Total femoral replacement carries high risk of failure and amputation
The increased occurrence of total femoral replacement failure reinforces that this procedure must only be undertaken once all other options have been exhausted, according to investigators of a recently published study.
“Total femoral replacement (TFR) with an endoprosthesis is an operation with few indications, primarily malignant bone tumors involving most of the femur and combined ipsilateral total hip and knee arthroplasty failure(s),” Eric R. Henderson, MD, from the department of orthopedics and the sarcoma and connective tissue oncology program in the Norris Cotton Cancer Center at Dartmouth-Hitchcock Medical Center, and colleagues wrote. “Improved understanding of the outcomes following TFR performed for primary and revision indications will be valuable in guiding decision-making for patients and surgeons considering this operation, which historically is fraught with high morbidity.”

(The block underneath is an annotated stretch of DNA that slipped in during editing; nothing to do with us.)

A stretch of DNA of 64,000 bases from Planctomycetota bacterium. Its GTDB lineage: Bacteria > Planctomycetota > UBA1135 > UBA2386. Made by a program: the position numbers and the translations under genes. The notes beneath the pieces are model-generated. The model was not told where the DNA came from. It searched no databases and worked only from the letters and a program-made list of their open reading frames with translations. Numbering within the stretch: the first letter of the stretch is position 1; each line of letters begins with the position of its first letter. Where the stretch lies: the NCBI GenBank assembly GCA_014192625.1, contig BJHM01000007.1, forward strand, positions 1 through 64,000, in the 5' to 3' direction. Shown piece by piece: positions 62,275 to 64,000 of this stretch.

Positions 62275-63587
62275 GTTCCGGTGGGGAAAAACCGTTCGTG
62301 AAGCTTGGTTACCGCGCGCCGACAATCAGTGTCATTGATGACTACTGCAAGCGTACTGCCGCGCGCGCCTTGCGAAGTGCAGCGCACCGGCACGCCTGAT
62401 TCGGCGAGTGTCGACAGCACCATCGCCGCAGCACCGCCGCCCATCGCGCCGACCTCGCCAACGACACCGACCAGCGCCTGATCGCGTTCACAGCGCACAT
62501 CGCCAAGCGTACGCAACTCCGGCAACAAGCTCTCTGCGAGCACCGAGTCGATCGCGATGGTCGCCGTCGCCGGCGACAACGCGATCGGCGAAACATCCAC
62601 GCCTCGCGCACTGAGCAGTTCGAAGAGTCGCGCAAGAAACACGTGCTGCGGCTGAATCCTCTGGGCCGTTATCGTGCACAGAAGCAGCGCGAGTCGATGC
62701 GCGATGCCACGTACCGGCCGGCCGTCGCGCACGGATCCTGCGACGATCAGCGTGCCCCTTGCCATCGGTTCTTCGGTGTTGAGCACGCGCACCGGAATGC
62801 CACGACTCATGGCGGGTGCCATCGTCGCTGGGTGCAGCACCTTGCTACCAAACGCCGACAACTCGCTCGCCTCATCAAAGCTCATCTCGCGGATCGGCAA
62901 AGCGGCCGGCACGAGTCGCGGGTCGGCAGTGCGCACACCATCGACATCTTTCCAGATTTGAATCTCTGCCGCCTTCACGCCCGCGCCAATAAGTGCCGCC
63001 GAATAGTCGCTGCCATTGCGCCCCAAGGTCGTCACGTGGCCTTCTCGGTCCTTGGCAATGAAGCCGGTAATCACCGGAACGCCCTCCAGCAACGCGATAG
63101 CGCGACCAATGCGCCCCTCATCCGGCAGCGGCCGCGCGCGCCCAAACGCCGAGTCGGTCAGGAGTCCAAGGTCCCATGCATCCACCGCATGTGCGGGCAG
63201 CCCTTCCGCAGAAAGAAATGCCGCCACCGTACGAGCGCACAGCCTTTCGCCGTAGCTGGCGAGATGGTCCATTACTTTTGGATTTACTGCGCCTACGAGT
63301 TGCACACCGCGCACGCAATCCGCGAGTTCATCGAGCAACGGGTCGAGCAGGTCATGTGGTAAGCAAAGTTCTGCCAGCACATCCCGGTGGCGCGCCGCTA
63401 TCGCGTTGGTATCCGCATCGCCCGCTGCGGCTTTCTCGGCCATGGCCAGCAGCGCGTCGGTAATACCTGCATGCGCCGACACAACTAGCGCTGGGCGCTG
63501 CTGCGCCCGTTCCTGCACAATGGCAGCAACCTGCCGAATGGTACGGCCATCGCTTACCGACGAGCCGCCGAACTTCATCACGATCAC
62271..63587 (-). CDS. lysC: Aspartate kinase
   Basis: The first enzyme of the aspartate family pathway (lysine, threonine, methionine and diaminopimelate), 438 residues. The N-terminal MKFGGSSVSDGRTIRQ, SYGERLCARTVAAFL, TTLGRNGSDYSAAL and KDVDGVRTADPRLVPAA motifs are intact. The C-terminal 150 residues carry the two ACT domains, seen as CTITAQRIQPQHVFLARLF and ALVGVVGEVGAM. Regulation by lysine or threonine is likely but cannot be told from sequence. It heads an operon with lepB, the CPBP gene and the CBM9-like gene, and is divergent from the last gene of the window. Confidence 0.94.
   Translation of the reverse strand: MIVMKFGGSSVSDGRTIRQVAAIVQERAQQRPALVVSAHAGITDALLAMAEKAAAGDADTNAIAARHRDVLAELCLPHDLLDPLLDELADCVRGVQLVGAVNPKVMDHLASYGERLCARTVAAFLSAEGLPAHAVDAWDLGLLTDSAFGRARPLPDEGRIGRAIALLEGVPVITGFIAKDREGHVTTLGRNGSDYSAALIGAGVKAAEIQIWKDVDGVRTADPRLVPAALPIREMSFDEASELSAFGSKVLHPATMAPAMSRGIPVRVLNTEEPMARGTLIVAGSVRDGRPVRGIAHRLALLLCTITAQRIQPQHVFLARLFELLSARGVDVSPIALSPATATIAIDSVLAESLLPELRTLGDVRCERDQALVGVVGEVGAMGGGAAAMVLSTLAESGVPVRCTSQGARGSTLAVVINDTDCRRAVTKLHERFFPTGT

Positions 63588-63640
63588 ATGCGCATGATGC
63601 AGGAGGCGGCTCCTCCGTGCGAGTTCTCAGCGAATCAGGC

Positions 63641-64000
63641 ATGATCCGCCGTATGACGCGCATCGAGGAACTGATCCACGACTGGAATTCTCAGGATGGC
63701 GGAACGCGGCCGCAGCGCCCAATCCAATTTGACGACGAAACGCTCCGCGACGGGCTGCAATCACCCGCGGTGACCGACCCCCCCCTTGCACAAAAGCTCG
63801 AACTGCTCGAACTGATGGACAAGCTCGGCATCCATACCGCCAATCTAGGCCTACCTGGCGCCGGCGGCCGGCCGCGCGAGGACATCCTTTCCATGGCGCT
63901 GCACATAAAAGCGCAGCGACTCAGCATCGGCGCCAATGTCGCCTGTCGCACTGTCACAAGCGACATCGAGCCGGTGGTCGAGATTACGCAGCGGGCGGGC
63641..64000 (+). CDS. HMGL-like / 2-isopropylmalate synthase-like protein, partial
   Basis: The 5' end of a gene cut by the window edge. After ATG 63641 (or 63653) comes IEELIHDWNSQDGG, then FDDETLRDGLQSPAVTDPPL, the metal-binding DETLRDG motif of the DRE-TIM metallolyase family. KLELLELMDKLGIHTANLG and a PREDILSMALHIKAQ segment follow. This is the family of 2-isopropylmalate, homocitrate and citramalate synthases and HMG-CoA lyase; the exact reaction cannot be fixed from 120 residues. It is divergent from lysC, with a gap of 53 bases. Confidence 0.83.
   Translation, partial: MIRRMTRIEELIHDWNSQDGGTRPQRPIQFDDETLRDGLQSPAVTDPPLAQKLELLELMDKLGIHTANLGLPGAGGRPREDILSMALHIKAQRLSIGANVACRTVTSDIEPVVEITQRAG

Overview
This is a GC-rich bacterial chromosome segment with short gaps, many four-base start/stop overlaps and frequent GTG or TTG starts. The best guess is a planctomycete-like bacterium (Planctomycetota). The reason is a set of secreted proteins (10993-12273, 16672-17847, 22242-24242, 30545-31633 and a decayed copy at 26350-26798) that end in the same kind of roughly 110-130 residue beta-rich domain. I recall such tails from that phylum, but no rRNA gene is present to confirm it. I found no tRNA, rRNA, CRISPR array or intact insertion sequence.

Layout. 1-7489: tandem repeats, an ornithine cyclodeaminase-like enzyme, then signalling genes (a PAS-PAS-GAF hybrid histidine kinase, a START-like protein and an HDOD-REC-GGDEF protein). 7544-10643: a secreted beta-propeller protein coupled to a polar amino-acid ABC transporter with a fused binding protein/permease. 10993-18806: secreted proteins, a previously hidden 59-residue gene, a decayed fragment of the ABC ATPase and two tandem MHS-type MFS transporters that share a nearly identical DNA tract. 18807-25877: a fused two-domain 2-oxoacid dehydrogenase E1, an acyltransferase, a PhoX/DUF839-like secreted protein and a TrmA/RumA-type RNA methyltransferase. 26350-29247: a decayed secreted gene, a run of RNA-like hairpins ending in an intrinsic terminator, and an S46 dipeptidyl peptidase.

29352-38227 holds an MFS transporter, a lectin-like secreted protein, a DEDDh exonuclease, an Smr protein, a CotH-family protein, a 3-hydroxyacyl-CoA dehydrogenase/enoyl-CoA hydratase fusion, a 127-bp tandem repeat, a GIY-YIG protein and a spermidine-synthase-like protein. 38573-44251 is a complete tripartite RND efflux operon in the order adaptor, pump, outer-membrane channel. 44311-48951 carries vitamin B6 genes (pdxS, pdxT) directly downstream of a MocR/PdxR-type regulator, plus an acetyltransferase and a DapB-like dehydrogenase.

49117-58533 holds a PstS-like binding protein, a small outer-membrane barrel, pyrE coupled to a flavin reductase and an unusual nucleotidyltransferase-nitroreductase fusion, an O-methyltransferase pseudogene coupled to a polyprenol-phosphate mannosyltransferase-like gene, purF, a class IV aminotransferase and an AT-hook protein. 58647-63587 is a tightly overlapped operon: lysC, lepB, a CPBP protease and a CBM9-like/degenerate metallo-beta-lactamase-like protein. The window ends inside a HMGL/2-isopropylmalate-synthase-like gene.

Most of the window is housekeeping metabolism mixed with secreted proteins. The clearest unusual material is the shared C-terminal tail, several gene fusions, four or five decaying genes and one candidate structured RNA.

In a retrospective cohort study, researchers evaluated information on 166 patients who received total femoral endoprostheses for oncological and revision arthroplasty indications. They analyzed TFR failures and failure predictions using bivariate logistic regression and a multivariate model.
TFR failure occurred in 27% of patients, with 23% occurring in primary TFRs and 33% occurring in revision TFRs. The difference between these findings was non-significant in a bivariate analysis but was significant in a multivariate analysis.
Of patients with mechanical failure, none had reoccurrence of their original failure while eight patients from the nonmechanical failure cohort saw reoccurrence of the original failure mode. Overall failure showed significant association with TFR revision when compared to primary TFR (odds ratio 2.44), as well as a significantly greater risk of infection failure (OR, 3.73).
“Limb salvage with TFR had a high failure rate and a propensity for deep infection, especially in the setting of revision indications and prior infection ... ultimately resulting in amputation,” Henderson and colleagues concluded. “National, prospective registry data are needed to better clarify failure risk and best practice for patients who undergo resection of the entire femur followed by TFR with an endoprosthesis.”